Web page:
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watt

The watt (pronounced wot; symbol: W) is a derived unit of power in the International System of Units (SI), named after the Scottish engineer James Watt (1736 - 1819). The unit, defined as one joule per second, measures the rate of energy conversion. (wikipedia)

In terms of classical mechanics, one watt is the rate at which work is done when an object's velocity is held constant at one meter per second against constant opposing force of one newton.

In terms of electromagnetism, one watt is the rate at which work is done when one ampere (A) of current flows through an electrical potential difference of one volt (V).

SI multiples for watt (W)
Value
Symbol
Name
Multiples
1024 W
YW
yottawatt 1,000,000,000,000,000,000,000,000
1021 W
ZW
zettawatt 1,000,000,000,000,000,000,000
1018 W
EW
exawatt 1,000,000,000,000,000,000
1015 W
PW
petawatt 1,000,000,000,000,000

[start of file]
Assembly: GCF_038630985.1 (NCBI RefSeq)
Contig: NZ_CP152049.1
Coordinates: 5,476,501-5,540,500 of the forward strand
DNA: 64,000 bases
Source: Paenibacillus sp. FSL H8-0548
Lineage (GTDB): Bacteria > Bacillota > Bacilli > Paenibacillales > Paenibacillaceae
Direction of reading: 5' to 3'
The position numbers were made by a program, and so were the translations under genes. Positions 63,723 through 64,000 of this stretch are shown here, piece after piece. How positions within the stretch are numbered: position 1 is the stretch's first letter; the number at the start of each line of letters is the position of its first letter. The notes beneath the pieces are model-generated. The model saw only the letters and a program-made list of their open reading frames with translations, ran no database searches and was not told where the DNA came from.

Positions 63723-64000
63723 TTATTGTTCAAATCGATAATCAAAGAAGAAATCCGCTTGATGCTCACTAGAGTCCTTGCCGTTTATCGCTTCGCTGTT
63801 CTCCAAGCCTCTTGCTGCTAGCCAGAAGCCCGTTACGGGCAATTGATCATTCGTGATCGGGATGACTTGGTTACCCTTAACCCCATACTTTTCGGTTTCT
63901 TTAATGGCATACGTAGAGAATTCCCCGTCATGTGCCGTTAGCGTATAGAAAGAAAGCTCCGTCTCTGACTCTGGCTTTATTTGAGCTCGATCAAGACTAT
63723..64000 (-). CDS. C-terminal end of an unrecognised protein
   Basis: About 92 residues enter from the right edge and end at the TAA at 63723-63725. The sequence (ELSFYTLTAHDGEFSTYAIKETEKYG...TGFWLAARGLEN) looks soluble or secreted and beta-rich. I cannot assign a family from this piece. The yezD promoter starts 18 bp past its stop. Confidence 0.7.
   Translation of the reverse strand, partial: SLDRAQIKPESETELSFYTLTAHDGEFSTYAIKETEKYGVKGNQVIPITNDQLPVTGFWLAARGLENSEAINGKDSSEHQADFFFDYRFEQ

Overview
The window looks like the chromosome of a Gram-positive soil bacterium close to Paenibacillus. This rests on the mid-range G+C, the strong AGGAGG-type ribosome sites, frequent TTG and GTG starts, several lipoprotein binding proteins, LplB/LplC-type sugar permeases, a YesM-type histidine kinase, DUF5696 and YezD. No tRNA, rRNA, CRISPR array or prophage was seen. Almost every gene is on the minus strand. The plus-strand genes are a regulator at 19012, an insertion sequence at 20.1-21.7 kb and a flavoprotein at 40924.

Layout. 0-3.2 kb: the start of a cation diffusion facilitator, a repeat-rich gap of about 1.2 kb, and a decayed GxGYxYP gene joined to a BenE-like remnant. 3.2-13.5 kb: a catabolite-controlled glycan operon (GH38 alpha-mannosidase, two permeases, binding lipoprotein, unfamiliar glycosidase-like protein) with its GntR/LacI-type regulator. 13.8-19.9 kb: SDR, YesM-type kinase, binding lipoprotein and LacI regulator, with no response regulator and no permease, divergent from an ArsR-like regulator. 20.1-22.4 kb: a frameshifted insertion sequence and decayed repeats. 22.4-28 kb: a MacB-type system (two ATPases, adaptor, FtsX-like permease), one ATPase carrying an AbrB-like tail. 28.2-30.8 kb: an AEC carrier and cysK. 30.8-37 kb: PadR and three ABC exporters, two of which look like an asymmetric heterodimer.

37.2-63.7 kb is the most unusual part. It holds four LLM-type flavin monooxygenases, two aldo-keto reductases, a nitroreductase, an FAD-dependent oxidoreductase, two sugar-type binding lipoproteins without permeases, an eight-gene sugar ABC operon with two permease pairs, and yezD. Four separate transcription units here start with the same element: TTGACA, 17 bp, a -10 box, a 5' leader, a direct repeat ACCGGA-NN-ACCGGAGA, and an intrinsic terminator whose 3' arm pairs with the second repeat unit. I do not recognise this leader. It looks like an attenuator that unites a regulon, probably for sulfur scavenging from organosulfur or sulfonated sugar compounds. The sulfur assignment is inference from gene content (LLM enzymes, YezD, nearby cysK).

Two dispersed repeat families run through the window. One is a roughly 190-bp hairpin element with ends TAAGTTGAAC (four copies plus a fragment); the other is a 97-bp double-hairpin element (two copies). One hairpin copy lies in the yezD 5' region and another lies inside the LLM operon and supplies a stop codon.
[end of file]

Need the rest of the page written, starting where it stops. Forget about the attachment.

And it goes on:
1012 W
TW
terawatt 1,000,000,000,000
109 W
GW
gigawatt 1,000,000,000
106 W
MW
megawatt 1,000,000
103 W
kW
kilowatt 1,000
102 W
hW
hectowatt 100
101 W
daW
decawatt 10
100 W
W
watt 1
10-1 W
dW
deciwatt 1/10
10-2 W
cW
centiwatt 1/100
10-3 W
mW
milliwatt 1/1,000
10-6 W
µW
microwatt 1/1,000,000
10-9 W
nW
nanowatt 1/1,000,000,000
10-12 W
pW
picowatt 1/1,000,000,000,000
10-15 W
fW
femtowatt 1/1,000,000,000,000,000
10-18 W
aW
attowatt 1/1,000,000,000,000,000,000
10-21 W
zW
zeptowatt 1/1,000,000,000,000,000,000,000
10-24 W
yW
yoctowatt 1/1,000,000,000,000,000,000,000,000


Attraction

Ohm's Law



See Also

Electromotive Force
Ohms Law
Power
Resistance
Volt
Page last modified on Friday 11 of September, 2015 03:16:55 MDT

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